Innovation in EU competition law

The resource-based view and disruption

    Research output: Working paperOther research output

    Abstract

    Innovation has so far been handled by competition law according to market structure, that is to say, assuming that market power allows undertakings to evade competitive pressure including those which spur innovation on. This structural approach has fitted innovation in a tried-and-tested analytical and normative framework. Its limits have nonetheless become apparent as competition law is increasingly hemmed by a static outlook and called to apply to harm to innovation unrelated to market power. As such, this paper proposes complementing a structural approach with two advances from strategic management studies.

    The first advance is the ‘resource-based view’, which connects competitive advantage with undertaking heterogeneity. Since undertakings do not have the same innovation capabilities, competitive markets may not compensate the exclusion of innovators. Harm to innovation is thus centred on assets with innovation capabilities, as shown by cases of abusive refusal to licence and parallel research. Competing claims over these assets are to be resolved based on the differences in capabilities, and whether intervention affects competitive advantage and not just intellectual property rights.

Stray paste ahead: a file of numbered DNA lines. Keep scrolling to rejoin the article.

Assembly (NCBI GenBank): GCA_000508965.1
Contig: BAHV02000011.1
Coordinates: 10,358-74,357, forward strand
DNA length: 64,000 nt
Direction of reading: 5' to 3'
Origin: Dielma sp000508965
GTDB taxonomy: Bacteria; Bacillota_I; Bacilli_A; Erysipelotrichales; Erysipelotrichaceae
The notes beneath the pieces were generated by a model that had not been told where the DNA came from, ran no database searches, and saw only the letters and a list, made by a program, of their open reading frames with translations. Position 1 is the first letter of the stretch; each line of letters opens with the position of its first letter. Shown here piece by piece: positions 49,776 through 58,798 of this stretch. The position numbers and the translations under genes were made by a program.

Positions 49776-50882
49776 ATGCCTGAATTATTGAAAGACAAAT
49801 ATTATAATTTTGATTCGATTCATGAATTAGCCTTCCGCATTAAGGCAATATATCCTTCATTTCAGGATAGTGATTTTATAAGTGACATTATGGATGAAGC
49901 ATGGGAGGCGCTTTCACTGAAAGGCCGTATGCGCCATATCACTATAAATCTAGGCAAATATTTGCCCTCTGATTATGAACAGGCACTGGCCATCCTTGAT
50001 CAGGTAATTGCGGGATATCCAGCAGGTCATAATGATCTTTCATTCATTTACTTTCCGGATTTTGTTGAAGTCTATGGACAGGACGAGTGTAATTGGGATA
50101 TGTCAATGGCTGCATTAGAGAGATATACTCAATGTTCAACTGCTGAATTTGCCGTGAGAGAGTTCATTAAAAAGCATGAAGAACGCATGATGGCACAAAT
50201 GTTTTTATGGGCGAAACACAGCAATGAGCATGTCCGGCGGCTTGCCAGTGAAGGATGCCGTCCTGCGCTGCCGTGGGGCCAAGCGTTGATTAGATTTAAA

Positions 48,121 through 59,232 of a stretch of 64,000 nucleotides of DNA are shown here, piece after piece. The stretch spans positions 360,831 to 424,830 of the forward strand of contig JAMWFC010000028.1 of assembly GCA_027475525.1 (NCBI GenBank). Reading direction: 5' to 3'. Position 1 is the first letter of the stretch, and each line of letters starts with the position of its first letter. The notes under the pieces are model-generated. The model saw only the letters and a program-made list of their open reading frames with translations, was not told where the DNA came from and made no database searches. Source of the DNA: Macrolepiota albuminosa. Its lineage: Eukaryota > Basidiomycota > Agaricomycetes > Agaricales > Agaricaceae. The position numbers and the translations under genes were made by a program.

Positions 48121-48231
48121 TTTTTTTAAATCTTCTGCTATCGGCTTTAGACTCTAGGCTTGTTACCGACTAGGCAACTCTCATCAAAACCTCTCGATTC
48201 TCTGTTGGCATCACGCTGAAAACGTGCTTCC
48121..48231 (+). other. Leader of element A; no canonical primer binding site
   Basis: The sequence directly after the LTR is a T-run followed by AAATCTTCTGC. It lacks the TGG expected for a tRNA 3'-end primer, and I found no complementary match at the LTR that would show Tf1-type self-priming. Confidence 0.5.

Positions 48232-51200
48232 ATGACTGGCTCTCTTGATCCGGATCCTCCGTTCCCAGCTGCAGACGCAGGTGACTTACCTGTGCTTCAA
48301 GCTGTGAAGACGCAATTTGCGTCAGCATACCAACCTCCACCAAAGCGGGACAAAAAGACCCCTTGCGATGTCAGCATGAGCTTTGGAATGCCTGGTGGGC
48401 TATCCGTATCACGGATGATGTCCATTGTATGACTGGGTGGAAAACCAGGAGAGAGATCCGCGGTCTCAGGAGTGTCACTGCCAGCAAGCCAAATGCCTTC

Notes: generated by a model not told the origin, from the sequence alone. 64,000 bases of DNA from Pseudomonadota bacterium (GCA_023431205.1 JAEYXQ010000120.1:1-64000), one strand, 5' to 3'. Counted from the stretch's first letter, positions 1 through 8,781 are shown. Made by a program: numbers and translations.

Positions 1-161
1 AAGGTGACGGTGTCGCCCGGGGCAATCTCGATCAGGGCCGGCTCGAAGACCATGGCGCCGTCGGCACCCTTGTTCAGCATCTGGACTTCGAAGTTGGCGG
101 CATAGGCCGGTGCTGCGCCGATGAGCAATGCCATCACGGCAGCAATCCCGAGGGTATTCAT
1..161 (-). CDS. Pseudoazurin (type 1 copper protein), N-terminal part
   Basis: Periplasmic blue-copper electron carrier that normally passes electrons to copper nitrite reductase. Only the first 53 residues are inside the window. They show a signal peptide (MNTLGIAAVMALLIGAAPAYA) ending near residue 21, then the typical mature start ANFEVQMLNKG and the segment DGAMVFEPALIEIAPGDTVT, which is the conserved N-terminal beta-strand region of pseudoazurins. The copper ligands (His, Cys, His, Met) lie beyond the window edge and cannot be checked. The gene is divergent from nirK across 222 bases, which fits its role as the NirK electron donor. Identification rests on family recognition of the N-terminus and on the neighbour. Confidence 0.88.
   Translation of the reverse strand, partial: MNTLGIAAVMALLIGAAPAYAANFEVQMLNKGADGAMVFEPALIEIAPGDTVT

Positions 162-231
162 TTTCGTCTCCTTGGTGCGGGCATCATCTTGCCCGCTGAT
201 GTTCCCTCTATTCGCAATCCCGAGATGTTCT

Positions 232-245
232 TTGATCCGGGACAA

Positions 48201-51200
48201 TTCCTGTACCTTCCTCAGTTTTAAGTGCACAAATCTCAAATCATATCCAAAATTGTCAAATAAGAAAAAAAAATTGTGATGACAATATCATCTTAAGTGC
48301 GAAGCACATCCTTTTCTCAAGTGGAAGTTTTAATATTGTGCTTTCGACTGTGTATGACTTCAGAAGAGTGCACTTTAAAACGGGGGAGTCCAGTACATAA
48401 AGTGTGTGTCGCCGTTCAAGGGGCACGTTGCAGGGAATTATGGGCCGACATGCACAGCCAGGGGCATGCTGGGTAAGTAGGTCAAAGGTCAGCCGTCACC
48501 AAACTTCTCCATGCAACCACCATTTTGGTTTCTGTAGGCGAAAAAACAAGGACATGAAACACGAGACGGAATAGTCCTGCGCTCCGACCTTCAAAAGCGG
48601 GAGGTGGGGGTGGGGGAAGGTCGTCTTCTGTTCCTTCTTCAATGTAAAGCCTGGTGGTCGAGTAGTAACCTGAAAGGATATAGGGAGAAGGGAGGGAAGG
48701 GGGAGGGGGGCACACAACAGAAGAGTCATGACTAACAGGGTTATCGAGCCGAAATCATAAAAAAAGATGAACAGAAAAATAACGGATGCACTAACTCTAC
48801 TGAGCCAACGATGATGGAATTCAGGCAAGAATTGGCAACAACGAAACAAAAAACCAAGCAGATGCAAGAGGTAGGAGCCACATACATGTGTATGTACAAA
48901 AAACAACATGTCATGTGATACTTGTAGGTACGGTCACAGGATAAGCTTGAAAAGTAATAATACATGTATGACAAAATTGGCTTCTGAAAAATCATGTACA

The second advance is the theory of disruptive innovation, which explains major
    changes in consumer preferences and production methods. Strategic management has established that an inefficient start is an integral part of disruption, allowing disruptors to be ignored until their productive efficiency increases enough to shift the market. This contrasts with competition law’s assumption that the exclusion of less efficient competitors is beneficial for market structure. Competition law must therefore adapt to strategies against disruption which do not immediately degrade competitive parameters.
    Original languageEnglish
    Number of pages52
    Publication statusPublished - 15 Jan 2018

    Publication series

    NameJean Monnet Working Paper Series
    PublisherNYU School of Law
    No.2
    Volume17

    Fingerprint

    Resource-based view
    Competition law
    Disruption
    Innovation
    Competitive advantage
    Market power
    Innovation capability
    Structural approach
    Assets
    Exclusion
    Market structure
    Strategic management
    Innovators
    Production methods
    Competitors
    Integral
    Disruptive innovation
    Consumer preferences
    Competitive market
    License

    Cite this

    Costa-Cabral, F. (2018). Innovation in EU competition law: The resource-based view and disruption. (Jean Monnet Working Paper Series; Vol. 17, No. 2).
    @techreport{5abf56dad24d46c0a98bb836d593dbb3,
    title = "Innovation in EU competition law: The resource-based view and disruption",